KINOSAKI -Wellness in Design
Amidst the rising popularity of infrared saunas and ice baths for wellness and relaxation, in Japan, the timeless tradition of the ‘Onsen’ firmly holds its ground. Oh and we are not here to argue, instead, we bow to its merits—beneficial for the skin, invigorating for the body, a remedy for hangovers and aging joints.
With over 3,000 onsen towns sprinkled across Japan, each offering a small haven of scattered hot springs, the allure lies in the ease of hopping from one rejuvenating soak to another, while starting the day with a wholesome Japanese breakfast and ending with a hearty feast.
While these towns certainly possess their own unique quaint “charm”, they often differ from the lavish luxury spa resorts commonly found in the West. With aging tatami mats, decor reminiscent of the 1970s, and walls that might show signs of wear, they don’t always exude a strong design focus. For years, we embraced this and even turned a blind eye or two, attributing it to the ‘onsen’ experience. However, a small onsen town called Kinosaki is breaking this mold.
Located just a 2 ½ hour train ride from Kyoto, Kinosaki Onsen offers a serene and traditional escape from the bustling cities of Kansai.What makes Kinosaki unique is its embrace of openness. Unlike many traditional onsen towns, Kinosaki welcomes individuals with tattoos into all seven of its public bathhouses. It’s a town that cherishes its history while remaining open to modern perspectives.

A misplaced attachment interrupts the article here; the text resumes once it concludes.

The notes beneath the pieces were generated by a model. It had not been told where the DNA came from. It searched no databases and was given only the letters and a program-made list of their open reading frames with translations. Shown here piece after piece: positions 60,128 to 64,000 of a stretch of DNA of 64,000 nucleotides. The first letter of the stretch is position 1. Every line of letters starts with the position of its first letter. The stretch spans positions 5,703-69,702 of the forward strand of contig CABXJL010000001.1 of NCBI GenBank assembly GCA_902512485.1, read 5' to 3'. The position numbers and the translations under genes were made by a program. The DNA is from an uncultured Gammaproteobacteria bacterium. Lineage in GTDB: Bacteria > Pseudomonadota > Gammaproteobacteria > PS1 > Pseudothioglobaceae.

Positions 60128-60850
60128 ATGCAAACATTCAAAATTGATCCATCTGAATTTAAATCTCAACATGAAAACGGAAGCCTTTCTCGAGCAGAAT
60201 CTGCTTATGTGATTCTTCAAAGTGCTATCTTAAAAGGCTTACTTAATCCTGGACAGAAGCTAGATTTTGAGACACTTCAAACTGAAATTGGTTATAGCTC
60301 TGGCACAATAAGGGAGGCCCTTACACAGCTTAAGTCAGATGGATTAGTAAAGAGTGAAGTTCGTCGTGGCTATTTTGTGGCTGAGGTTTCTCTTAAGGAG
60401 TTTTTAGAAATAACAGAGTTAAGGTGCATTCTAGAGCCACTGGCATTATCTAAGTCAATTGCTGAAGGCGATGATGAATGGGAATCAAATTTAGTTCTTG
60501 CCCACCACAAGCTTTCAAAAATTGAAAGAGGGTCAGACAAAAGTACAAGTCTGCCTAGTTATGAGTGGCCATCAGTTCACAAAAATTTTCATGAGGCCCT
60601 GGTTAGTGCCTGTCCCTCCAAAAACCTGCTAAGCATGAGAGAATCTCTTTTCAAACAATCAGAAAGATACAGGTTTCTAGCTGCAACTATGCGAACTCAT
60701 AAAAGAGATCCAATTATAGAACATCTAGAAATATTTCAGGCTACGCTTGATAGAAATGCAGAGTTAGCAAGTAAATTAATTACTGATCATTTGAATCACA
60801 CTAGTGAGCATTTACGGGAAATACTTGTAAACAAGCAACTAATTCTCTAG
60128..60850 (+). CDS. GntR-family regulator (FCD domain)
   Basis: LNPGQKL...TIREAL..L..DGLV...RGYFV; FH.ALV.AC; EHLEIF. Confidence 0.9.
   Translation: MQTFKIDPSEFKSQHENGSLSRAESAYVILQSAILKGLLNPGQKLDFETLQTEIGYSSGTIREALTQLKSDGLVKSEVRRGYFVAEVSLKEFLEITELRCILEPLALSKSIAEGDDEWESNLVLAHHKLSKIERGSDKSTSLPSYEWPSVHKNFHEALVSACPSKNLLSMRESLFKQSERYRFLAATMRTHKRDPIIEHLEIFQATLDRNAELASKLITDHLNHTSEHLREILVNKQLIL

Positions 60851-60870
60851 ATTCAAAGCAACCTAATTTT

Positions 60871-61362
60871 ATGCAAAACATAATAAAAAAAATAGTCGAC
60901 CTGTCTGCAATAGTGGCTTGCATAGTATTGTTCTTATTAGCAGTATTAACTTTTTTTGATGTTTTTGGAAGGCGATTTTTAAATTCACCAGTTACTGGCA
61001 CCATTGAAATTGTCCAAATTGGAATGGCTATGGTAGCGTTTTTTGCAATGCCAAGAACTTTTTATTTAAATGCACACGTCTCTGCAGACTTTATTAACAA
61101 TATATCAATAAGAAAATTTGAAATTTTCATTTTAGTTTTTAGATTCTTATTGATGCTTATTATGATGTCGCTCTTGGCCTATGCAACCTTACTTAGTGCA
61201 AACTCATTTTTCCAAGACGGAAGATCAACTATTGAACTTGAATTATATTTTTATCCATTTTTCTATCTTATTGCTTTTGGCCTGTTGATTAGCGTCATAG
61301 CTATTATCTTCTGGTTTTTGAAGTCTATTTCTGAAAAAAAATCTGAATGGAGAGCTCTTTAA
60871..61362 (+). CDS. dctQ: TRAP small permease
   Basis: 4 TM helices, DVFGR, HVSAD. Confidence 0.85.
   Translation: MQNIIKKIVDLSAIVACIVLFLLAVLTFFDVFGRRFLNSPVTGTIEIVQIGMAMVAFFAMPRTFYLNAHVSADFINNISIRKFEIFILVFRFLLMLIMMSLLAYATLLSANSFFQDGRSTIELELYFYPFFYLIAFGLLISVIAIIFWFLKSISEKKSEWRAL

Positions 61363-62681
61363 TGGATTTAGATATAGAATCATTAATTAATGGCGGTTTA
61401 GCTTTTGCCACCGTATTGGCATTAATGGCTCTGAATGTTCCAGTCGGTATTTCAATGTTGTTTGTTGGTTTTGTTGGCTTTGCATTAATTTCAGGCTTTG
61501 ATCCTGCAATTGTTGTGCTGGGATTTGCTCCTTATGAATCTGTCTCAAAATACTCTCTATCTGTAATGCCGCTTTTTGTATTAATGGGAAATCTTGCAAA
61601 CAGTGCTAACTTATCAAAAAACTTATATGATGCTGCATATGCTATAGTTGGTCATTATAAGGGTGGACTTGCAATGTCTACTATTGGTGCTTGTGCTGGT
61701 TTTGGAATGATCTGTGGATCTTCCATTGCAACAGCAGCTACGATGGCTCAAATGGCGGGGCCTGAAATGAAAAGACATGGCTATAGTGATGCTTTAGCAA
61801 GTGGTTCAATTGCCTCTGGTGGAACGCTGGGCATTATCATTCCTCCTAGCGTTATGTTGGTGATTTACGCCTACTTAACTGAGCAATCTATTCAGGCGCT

This open-mindedness resonates throughout Kinosaki’s modern transformations. While maintaining historical charm, Kinosaki has seamlessly blended design with tradition. Cafés like ‘Off Kinosaki’ offer Western cuisine in trendy settings, and pop-up shops like ‘MMM Kinosaki’ collaborate with designers from all over the world. In the realm of accommodations, visionary designers have fused traditional ryokans with contemporary wellness retreats.
Among these designers leading the charge in these renovations are well-regarded figures with a track record of crafting notable sites throughout Japan. The list include Yasushi Horibe, Suppose Design Office, Koichi Futatsumata, Shuhei Sasoka ,Ryo Matsui Yasushi & Mana Kobayashi ,Shigeru Uoatani and Hiroyuki Kakita.